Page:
I am just not in control of the weather, the windy road, and all the other cars around me. At the summit, there sits a police car with his lights blinking. He is sitting there like that to warn us. Pay Attention. Take it serious. Take it seriously ENOUGH. All of the cars around me slow down. We are paying attention. We are heeding your warning. We always only drive 55, yes sir, Mr Officer, Protector Of The Peace. We respect your long arm of The Law.

More Rain hits the windshield. The problem is i can really only control so little. the problem is i am not in control at all. the whole dang hill could collapse on me right now, and no one would care how diligently I kept my hands on the 10 and 2 spots on the steering wheel, how perfect was my day vision, how sharp were my reflexes. The hill could slide down in an incredible mud slide, and no one will ever see how cute my hair is this morning.

I ease up on the breaks and watch my speed. I watch the cars in front of and next to me. Sometimes I glance at the trees. If I were stuck in those trees alone with no way out, I would have no idea which ones to burn for firewood, which to eat the berries off of, which to not eat the berries off of or they would give me a rash or kill me. I sing along to the song on the radio.

My Inner psychoanalyst made that one statement in my head before I had driven anywhere today, and has let it sit there, ringing back and forth across my skull as I navigate this wetness. I do not try to fight her. She is right; I am arrogant.
Sometimes I do say the aggressive thing in a not Passive Aggressive, "oops, I didn't really mean it like that," way, but in an Aggressive Aggressive, "yes, what you heard is what I said" way. But the thing is, I think that the most arrogant people are the ones who swear they never are.

I put myself in this car and started driving with the assumption that my breaks won't give out. What kind of a crazy person gets into a car having made that sort of assumption?? A crazy kind of crazy person, that's who. The road winds on and on, the reality checks keep pummeling me, and this road winds precariously left and right, but always forward.

I am driving in the rain with limited visibility. I am driving over a hill between two cities.


*Annie Lennox said it first.

Friday, April 9, 2010

Road Kill (Who knew THAT was in THERE)

(Pre-Script: This post will reveal to you your inner depths when read as the song, "Everybody's Changing," #51 on the playlist, plays in the background. Go down to the playlist, click on that song, then come back and resume reading. I'll wait...) (...still waiting...)

Today while driving down the mean streets of San Jose, I saw at least 3 dead Opossums which had been smashed by cars. In each case there were visible entrails.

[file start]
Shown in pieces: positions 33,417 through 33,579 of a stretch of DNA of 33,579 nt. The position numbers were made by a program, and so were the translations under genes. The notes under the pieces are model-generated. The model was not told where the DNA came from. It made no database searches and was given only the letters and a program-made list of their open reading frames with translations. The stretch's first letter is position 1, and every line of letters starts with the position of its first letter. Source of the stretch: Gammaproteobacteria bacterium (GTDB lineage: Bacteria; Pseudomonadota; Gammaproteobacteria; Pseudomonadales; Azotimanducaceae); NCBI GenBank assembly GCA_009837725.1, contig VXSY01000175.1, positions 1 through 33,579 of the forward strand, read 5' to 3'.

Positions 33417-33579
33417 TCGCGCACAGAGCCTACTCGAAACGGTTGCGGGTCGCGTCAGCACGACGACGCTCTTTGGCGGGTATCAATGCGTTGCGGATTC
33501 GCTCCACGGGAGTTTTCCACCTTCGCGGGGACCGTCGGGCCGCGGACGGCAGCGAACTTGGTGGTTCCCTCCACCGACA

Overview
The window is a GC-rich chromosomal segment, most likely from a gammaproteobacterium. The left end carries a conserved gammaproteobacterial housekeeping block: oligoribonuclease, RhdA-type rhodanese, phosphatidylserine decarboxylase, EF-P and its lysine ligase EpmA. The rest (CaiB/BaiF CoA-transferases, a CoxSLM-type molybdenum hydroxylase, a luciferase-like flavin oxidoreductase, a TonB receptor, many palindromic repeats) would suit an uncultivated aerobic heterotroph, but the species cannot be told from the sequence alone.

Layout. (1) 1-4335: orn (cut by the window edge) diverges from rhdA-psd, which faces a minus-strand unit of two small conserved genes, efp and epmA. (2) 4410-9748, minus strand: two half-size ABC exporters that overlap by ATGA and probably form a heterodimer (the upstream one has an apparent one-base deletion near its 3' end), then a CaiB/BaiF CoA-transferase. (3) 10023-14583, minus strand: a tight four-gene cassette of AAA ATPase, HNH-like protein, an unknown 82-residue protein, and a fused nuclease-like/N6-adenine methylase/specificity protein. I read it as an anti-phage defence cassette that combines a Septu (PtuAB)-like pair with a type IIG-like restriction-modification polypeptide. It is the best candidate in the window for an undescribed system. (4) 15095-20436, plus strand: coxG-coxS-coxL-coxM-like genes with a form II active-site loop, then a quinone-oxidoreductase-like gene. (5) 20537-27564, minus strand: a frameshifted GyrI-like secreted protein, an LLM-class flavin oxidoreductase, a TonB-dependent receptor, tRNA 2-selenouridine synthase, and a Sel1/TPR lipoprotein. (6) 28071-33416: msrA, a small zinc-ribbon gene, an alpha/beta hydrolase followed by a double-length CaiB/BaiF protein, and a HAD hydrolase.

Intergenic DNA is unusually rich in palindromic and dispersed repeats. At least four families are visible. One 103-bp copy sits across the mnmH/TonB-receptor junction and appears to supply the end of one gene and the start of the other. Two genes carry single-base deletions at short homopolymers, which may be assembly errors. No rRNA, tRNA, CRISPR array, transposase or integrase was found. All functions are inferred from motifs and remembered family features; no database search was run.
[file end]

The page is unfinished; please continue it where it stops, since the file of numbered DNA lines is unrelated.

("Did she just say entrails?")
("Yes, yes she really just did.")

Did you ever notice that the insides of a thing, the part no one ever sees, is the most colorful? You would if you had witnessed the entrails on the road today. Under that indistinguishable-just blend in grayish brownish color of the the Opossum's outside fur, who knew there were shapes and shockingly bright colors? You don't think of that until the creature is splayed all over the road. And by then, the Opossum is dead. So it lived a life of hidden internal brightness. That inner brightness tucked neatly inside a thing is what kept Mr Opossum alive all of those days and weeks of foraging just on the side of the road, before he got so brave, used to the sound of traffic, that he dared venture out for the adventure of a lifetime. Possibly to get the delicious smelling such and such a thing that wafted across the street at him, teasingly. Maybe an older, wise Opossum told him to "walk toward the light," and he saw the light, and started walking towards it, only it was the wrong light, in a twist of cruel irony, that light, probably connected to a truck, was the dress rehearsal for the real light they were telling him to walk towards "when his time came." He forgot to remember that his time was not necessarily up yet. But now it necessarily was.
There was a brief interlude in my preteen life when I was fascinated by the idea of seeing the guts of small creatures. I thought about small creature guts a lot when I was 11 and 12. I knew that the skin covering the lizard or frog that scurried in front of my path was hiding something. I wanted to see what lies beneath. I wanted to know firsthand what color and shapes it took. I wanted to see the unseen inner workings of living things. It is possible, but unlikely, that a knowing grownup could have gotten a sense of this passion of mine and began the process of grooming me into a surgeon. You could be right now hearing from a certified Doogie Howser, MD, if that grown up had groomed me properly at that time in my life.